In this video, Leonard Susskind does a good job trying to explain succinctly the Higgs field and exactly how it gives elementary fermions mass, except for one point he seems to skip a few things. The weak hypercharge is endearingly called 'zilch' (0:46:00). He goes on to explain how (e.g.) an accelerating electron (or other zilch-charged particle) can emit a $Z$ boson. He then postulates (0:48:16) the existence of a field (none other than a 'ziggs boson condensate'), which (in a similar manner to a uniform electric field giving electric dipoles a potential energy - and therefore an extra mass - that depends on their orientation) gives fermions mass by the Dirac mechanism (explained earlier in the video). He adds how the ('zilch'-less) $Z$ boson also interacts with the 'ziggs' field to intermittently acquire 'zilch' (and becoming itself a 'ziggs'), and lose 'zilch', thereby acquiring mass as well.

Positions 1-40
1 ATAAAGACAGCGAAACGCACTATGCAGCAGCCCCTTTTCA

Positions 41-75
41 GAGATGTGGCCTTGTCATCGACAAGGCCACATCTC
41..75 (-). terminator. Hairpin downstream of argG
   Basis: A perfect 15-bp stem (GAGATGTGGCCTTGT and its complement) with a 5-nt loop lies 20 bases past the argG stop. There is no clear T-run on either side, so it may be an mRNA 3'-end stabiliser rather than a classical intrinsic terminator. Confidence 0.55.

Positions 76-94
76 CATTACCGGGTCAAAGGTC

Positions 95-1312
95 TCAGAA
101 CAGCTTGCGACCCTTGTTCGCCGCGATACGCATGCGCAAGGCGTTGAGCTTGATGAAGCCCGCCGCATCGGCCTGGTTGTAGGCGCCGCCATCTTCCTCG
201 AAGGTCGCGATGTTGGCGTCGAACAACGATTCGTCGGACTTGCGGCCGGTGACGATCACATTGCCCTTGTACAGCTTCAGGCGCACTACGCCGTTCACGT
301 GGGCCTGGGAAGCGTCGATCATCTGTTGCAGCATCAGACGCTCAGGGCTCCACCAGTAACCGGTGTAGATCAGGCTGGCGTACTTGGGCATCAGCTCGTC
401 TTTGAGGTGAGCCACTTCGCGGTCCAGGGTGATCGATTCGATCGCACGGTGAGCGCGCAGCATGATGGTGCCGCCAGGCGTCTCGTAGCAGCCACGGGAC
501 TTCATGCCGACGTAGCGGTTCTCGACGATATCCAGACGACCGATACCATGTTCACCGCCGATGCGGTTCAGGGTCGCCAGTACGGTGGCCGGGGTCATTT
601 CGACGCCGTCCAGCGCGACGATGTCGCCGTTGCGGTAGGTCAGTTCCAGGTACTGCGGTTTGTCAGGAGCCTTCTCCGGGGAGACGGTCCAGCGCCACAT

At that point, he jumps to the Higgs boson without apparently any connection to the mechanism just explained (he employs different names for the fields). He explains that the Higgs boson is a particular excitation mode of the Higgs field, but what is then the (general) 'ziggs' boson? Are Higgs and ziggs actually the same? The $Z$ boson has been known experimentally for decades, what about its weakly hypercharged product? Does the Higgs boson actually have nothing to do with the Higgs phenomenon, being merely a consequence of the theory that was begging to be discovered experimentally?